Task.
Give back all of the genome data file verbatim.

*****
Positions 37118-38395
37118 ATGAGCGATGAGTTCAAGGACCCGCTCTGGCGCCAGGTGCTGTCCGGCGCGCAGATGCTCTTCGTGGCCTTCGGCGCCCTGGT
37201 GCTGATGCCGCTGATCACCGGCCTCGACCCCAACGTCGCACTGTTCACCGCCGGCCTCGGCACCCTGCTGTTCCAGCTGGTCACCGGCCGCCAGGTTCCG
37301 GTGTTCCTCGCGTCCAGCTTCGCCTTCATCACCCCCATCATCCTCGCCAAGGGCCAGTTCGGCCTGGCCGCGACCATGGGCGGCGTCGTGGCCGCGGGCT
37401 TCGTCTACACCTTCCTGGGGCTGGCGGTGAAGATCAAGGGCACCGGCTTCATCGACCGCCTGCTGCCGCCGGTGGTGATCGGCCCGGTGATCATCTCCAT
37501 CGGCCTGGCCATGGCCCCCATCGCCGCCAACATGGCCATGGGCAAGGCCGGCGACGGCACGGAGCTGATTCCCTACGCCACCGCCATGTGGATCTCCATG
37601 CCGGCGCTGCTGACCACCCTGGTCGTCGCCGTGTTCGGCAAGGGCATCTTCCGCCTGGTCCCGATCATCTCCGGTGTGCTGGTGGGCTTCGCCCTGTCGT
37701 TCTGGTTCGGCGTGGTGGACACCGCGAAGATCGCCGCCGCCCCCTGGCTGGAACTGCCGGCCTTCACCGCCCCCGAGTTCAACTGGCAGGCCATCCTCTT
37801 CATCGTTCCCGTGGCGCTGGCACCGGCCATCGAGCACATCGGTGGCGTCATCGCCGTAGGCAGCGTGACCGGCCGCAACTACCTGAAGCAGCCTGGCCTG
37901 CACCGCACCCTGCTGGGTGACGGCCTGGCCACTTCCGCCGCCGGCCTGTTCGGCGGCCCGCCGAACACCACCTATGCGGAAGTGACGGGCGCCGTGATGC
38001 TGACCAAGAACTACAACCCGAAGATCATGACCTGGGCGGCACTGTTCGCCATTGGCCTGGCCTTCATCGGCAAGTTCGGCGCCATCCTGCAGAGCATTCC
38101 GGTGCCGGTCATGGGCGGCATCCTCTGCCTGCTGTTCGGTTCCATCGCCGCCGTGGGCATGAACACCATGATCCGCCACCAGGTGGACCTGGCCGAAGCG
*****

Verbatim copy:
Positions 37118-38395
37118 ATGAGCGATGAGTTCAAGGACCCGCTCTGGCGCCAGGTGCTGTCCGGCGCGCAGATGCTCTTCGTGGCCTTCGGCGCCCTGGT
37201 GCTGATGCCGCTGATCACCGGCCTCGACCCCAACGTCGCACTGTTCACCGCCGGCCTCGGCACCCTGCTGTTCCAGCTGGTCACCGGCCGCCAGGTTCCG
37301 GTGTTCCTCGCGTCCAGCTTCGCCTTCATCACCCCCATCATCCTCGCCAAGGGCCAGTTCGGCCTGGCCGCGACCATGGGCGGCGTCGTGGCCGCGGGCT
37401 TCGTCTACACCTTCCTGGGGCTGGCGGTGAAGATCAAGGGCACCGGCTTCATCGACCGCCTGCTGCCGCCGGTGGTGATCGGCCCGGTGATCATCTCCAT
37501 CGGCCTGGCCATGGCCCCCATCGCCGCCAACATGGCCATGGGCAAGGCCGGCGACGGCACGGAGCTGATTCCCTACGCCACCGCCATGTGGATCTCCATG
37601 CCGGCGCTGCTGACCACCCTGGTCGTCGCCGTGTTCGGCAAGGGCATCTTCCGCCTGGTCCCGATCATCTCCGGTGTGCTGGTGGGCTTCGCCCTGTCGT
37701 TCTGGTTCGGCGTGGTGGACACCGCGAAGATCGCCGCCGCCCCCTGGCTGGAACTGCCGGCCTTCACCGCCCCCGAGTTCAACTGGCAGGCCATCCTCTT
37801 CATCGTTCCCGTGGCGCTGGCACCGGCCATCGAGCACATCGGTGGCGTCATCGCCGTAGGCAGCGTGACCGGCCGCAACTACCTGAAGCAGCCTGGCCTG
37901 CACCGCACCCTGCTGGGTGACGGCCTGGCCACTTCCGCCGCCGGCCTGTTCGGCGGCCCGCCGAACACCACCTATGCGGAAGTGACGGGCGCCGTGATGC
38001 TGACCAAGAACTACAACCCGAAGATCATGACCTGGGCGGCACTGTTCGCCATTGGCCTGGCCTTCATCGGCAAGTTCGGCGCCATCCTGCAGAGCATTCC
38101 GGTGCCGGTCATGGGCGGCATCCTCTGCCTGCTGTTCGGTTCCATCGCCGCCGTGGGCATGAACACCATGATCCGCCACCAGGTGGACCTGGCCGAAGCG